Hitler and the Weimar Republic.

Money was becoming worthless and people were living in
abject poverty except from the rare, hedonistic 1920s few.

It led to a people who could easily be led and manipulated
back into structure, organisation and overthrow.

With all of these films and issues the themes are the same:
when the few have the wealth at the expense the many, the many will strike

Why such focus today?

Because we are living in oppressed times.

This is obvious when the oppressor is a person – Colonel
Gaddafi, President Bashar al-Assad, President Mubarak, President Ben Ali,
Saddam Hussein – all ably illustrated by the Arab Spring.

But what if the oppressor is a system?

The system is the economic system of capitalism, which
happens to have been the blog entry that gained most interest on the Finanser
over the past year.

Capitalism is oppressing the people of Europe and America in
the post-capitalistic meltdown.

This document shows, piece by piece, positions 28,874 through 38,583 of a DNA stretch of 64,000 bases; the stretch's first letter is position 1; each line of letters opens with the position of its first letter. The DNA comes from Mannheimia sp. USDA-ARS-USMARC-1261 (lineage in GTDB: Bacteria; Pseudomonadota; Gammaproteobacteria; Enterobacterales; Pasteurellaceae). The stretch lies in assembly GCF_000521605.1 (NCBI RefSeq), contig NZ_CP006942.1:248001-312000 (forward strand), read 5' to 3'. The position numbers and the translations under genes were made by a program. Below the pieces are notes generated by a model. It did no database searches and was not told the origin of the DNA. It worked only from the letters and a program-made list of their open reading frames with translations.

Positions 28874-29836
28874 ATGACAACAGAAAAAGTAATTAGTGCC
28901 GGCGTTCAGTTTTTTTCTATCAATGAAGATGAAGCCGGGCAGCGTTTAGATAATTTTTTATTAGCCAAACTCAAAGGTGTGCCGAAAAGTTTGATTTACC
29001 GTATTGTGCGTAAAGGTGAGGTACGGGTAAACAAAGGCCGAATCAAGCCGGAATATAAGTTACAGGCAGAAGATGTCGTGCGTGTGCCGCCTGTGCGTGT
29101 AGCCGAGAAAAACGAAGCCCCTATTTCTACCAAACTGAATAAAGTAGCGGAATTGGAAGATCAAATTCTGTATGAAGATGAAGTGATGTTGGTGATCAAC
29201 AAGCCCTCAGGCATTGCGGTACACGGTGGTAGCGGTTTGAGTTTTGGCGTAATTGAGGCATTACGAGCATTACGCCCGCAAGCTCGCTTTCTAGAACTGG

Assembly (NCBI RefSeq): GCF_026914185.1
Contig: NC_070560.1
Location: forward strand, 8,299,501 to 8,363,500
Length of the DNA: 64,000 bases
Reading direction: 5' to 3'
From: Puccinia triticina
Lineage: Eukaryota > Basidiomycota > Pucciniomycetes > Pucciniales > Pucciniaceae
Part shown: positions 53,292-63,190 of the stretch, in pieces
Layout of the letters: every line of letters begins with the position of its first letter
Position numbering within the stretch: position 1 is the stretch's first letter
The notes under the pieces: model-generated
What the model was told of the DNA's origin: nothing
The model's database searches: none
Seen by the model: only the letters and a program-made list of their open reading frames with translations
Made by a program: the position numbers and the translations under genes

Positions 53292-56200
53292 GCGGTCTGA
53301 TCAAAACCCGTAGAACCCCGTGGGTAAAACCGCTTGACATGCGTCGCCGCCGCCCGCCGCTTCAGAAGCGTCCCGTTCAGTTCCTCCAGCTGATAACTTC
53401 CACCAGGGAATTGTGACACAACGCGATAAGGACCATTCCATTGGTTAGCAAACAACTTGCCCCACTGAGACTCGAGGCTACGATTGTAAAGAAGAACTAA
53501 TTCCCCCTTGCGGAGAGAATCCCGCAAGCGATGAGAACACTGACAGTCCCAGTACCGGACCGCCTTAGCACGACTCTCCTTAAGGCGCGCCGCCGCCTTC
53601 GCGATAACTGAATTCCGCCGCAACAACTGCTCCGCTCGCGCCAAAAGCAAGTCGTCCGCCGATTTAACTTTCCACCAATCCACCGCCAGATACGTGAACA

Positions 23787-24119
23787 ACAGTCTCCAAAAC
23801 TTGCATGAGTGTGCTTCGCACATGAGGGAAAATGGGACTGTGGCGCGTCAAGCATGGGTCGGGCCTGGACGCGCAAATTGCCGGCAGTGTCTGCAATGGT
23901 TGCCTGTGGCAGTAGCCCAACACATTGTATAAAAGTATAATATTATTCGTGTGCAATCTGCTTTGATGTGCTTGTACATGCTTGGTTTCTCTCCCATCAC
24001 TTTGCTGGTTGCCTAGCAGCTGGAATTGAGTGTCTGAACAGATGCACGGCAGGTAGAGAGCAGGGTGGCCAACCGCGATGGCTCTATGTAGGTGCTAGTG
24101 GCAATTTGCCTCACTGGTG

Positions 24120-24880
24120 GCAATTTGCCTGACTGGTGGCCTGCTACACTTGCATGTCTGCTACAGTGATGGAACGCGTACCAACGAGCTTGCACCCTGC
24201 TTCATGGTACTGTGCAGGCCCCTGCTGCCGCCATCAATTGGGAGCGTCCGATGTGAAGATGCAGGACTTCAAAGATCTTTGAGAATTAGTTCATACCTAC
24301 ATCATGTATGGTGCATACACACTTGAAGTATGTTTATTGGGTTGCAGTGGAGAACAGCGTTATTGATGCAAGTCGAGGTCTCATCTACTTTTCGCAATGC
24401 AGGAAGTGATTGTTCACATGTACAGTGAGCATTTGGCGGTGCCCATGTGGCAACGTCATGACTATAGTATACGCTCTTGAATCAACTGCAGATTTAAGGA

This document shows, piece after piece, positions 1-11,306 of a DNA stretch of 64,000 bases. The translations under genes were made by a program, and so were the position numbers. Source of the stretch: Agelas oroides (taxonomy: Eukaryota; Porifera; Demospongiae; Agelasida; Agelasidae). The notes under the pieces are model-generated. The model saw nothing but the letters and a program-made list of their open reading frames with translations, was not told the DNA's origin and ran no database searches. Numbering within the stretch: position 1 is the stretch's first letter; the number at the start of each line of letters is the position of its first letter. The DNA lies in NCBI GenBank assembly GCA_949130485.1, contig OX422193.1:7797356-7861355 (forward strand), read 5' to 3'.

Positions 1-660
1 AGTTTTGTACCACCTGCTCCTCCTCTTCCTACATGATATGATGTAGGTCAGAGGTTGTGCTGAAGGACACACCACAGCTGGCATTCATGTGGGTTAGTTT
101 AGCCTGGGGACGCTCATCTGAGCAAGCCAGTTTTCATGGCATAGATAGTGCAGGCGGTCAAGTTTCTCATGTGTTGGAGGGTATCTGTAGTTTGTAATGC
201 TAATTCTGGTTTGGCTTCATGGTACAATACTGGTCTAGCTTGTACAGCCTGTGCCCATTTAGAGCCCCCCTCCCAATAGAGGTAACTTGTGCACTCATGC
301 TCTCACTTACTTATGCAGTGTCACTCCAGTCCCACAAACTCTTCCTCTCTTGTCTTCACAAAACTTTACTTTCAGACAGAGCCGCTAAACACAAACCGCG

The heyday of hedonism from crazy credit days has gone, and
now we suffer the austerity of the post-boom bust.

No-one likes it, and it has spawned an equally interesting
movement towards a Metropolistic movement called the 99%.

The thing is that the 99% seem to have no focus, no
organisation, no leader and therefore no action.

But what would happen if they got a leader?

That’s what intrigues me about the other major anti-system
movement: Anonymous.

They have a semi-leader, or martyr if you prefer, in the
form of Julian Assange.

They have an organisation: the internet.

They have a focus: stop government and corporate authorities
from the suppression of free movement of goods, services, voice and democracy.

This is something that I’m watching actively as I wait for a
Metropolistic movement that might change our world from a Hunger Games just In

And, just in case you blinked and missed it, it’s happening.

It’s called an Uprising.


This is the first entry in a series about Hacktivism:


About Chris M Skinner

Chris M Skinner